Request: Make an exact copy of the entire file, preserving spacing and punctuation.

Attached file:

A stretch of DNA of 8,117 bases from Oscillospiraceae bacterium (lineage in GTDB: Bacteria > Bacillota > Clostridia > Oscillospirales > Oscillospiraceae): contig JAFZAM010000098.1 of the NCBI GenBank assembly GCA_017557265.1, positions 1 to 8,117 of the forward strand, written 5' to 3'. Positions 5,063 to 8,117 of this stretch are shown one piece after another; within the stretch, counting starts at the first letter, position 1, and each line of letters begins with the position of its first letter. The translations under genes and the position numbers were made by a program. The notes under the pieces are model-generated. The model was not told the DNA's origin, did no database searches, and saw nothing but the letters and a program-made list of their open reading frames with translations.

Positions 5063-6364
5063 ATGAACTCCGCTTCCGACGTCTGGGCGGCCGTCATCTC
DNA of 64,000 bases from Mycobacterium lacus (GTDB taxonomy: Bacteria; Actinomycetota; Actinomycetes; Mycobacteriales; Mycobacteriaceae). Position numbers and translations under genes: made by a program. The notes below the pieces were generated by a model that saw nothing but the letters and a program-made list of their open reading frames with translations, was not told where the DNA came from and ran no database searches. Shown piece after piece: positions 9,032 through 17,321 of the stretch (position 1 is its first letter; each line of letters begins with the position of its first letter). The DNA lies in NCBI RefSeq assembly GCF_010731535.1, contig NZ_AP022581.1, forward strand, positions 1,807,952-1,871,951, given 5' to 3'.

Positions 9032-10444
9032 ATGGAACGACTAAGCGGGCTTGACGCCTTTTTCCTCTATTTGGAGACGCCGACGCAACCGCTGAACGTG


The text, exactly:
A stretch of DNA of 8,117 bases from Oscillospiraceae bacterium (lineage in GTDB: Bacteria > Bacillota > Clostridia > Oscillospirales > Oscillospiraceae): contig JAFZAM010000098.1 of the NCBI GenBank assembly GCA_017557265.1, positions 1 to 8,117 of the forward strand, written 5' to 3'. Positions 5,063 to 8,117 of this stretch are shown one piece after another; within the stretch, counting starts at the first letter, position 1, and each line of letters begins with the position of its first letter. The translations under genes and the position numbers were made by a program. The notes under the pieces are model-generated. The model was not told the DNA's origin, did no database searches, and saw nothing but the letters and a program-made list of their open reading frames with translations.

Positions 5063-6364
5063 ATGAACTCCGCTTCCGACGTCTGGGCGGCCGTCATCTC
DNA of 64,000 bases from Mycobacterium lacus (GTDB taxonomy: Bacteria; Actinomycetota; Actinomycetes; Mycobacteriales; Mycobacteriaceae). Position numbers and translations under genes: made by a program. The notes below the pieces were generated by a model that saw nothing but the letters and a program-made list of their open reading frames with translations, was not told where the DNA came from and ran no database searches. Shown piece after piece: positions 9,032 through 17,321 of the stretch (position 1 is its first letter; each line of letters begins with the position of its first letter). The DNA lies in NCBI RefSeq assembly GCF_010731535.1, contig NZ_AP022581.1, forward strand, positions 1,807,952-1,871,951, given 5' to 3'.

Positions 9032-10444
9032 ATGGAACGACTAAGCGGGCTTGACGCCTTTTTCCTCTATTTGGAGACGCCGACGCAACCGCTGAACGTG